A substantial recovery in information technology (IT) capital spending is increasingly likely in 2004, Michael Fleisher, chairman and chief executive officer of Gartner, Inc., announced at the annual ITxpo Gartner symposium held in Buena Vista, Florida.

Increasing numbers of corporate IT managers plan to replace aging equipment, apply new technologies to improve efficiency, and pursue new opportunities created by advances in open-source software and wireless communications, Fleisher said.

The IT spending recovery likely will accelerate moderately through 2005 and into 2006, he said. By then, several advancing technologies will converge to further accelerate spending as IT managers act on unprecedented new options to improve the flexibility, efficiency and profitability of many business processes, Fleisher said.

Fleisher discussed the future of the IT industry today in the keynote address opening at Gartner Symposium/ITxpo conference here.

"A big turn is coming," Fleisher told the Symposium/ITxpo audience. "We believe 2006 will look just as different when compared with 2003 as 2003 looks when compared with 1999. Companies are beginning to make the turn from protecting profitability to driving growth. Cost-cutting will remain important, but it will no longer be your CEO's No. 1 priority."

In his speech, Fleisher identified four specific technologies that corporate leaders, CEOs as well as CIOs, will embrace to support a renewed corporate emphasis on innovation to support business growth.

These technologies include secure broadband wireless, "always on, always connected" mobile devices with very low power-consumption requirements, very reliable and very cheap computing power provided by real-time enterprise infrastructure and a transition to service-oriented IT architectures.

"Just as the Internet unleashed productivity gains that revolutionized the securities, music and travel industries, the next wave of innovation triggered by these four technologies will be equally ground-breaking," Fleisher said.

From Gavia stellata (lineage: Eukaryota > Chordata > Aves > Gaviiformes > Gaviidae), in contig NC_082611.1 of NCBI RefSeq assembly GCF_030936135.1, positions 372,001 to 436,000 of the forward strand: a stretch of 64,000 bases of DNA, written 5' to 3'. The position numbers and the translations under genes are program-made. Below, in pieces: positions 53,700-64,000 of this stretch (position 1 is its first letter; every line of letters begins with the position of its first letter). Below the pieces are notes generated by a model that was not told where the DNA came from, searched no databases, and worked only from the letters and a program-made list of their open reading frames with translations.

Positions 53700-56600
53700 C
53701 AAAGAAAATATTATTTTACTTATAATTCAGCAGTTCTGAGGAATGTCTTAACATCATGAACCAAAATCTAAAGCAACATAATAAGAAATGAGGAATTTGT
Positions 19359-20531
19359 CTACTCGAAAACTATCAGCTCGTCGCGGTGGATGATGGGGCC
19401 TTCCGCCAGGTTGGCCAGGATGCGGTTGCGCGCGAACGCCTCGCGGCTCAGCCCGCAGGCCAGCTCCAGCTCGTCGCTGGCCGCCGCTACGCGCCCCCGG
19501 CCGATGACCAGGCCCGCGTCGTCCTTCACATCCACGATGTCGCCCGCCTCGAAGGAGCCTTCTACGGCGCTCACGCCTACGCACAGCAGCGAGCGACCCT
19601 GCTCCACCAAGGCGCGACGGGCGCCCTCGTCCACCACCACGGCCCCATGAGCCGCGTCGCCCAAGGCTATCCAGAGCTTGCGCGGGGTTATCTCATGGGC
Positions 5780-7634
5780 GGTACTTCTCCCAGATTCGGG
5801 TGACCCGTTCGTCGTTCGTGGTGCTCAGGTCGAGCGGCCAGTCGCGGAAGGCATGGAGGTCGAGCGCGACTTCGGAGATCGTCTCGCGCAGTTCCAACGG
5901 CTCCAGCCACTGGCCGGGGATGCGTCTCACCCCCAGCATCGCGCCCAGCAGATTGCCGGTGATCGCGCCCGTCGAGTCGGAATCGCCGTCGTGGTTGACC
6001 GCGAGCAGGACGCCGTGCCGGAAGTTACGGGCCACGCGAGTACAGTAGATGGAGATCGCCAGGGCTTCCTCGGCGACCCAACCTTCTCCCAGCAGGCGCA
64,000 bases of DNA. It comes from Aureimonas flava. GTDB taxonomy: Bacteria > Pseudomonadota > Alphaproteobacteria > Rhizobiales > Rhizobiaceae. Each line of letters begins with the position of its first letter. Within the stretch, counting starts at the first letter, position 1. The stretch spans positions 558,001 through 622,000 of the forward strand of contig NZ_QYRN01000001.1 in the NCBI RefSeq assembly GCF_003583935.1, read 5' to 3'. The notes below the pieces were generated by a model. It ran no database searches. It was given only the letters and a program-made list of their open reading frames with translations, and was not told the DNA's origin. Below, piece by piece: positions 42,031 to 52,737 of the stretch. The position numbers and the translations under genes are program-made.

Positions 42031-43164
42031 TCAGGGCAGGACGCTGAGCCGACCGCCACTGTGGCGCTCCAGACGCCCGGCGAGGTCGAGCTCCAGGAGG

"For example, the ability to wirelessly and continuously identify, verify and track physical devices will enable stunning efficiencies in transportation, logistics, distribution and retail," he said. "The combination of secure broadband wireless, electronic paper and very large, low-cost memory will have major consequences for the paper industry, media and advertising."

"IT professionals who understand and acquire the capabilities surrounding these technologies will clearly be in greatest demand," Fleisher said. "People who upgrade their skills and who understand how these skills can play into a larger business strategy will be very well rewarded."

Despite the downturn in IT spending in the past three years, many forward- thinking companies have applied several principles to effectively focus their IT budgets and projects on core business strategies. These principles include:

  • Investigating the outsourcing of technology functions that are not strategic to their business
  • Standardizing many elements of their core IT infrastructure, including processing speed, storage and networking
  • Reducing the number of vendors and separate technologies for more efficient IT portfolio management
  • Continuing to maintain control of IT strategic planning and architecture functions regardless of the scale and scope of their outsourcing programs

"IT organizations must be ready to support two distinct functions going forward," Fleisher concluded, "a continued vigilance around tightly managing costs and driving efficiency and support for your CEO's emerging No. 1 priority: innovation to drive growth."

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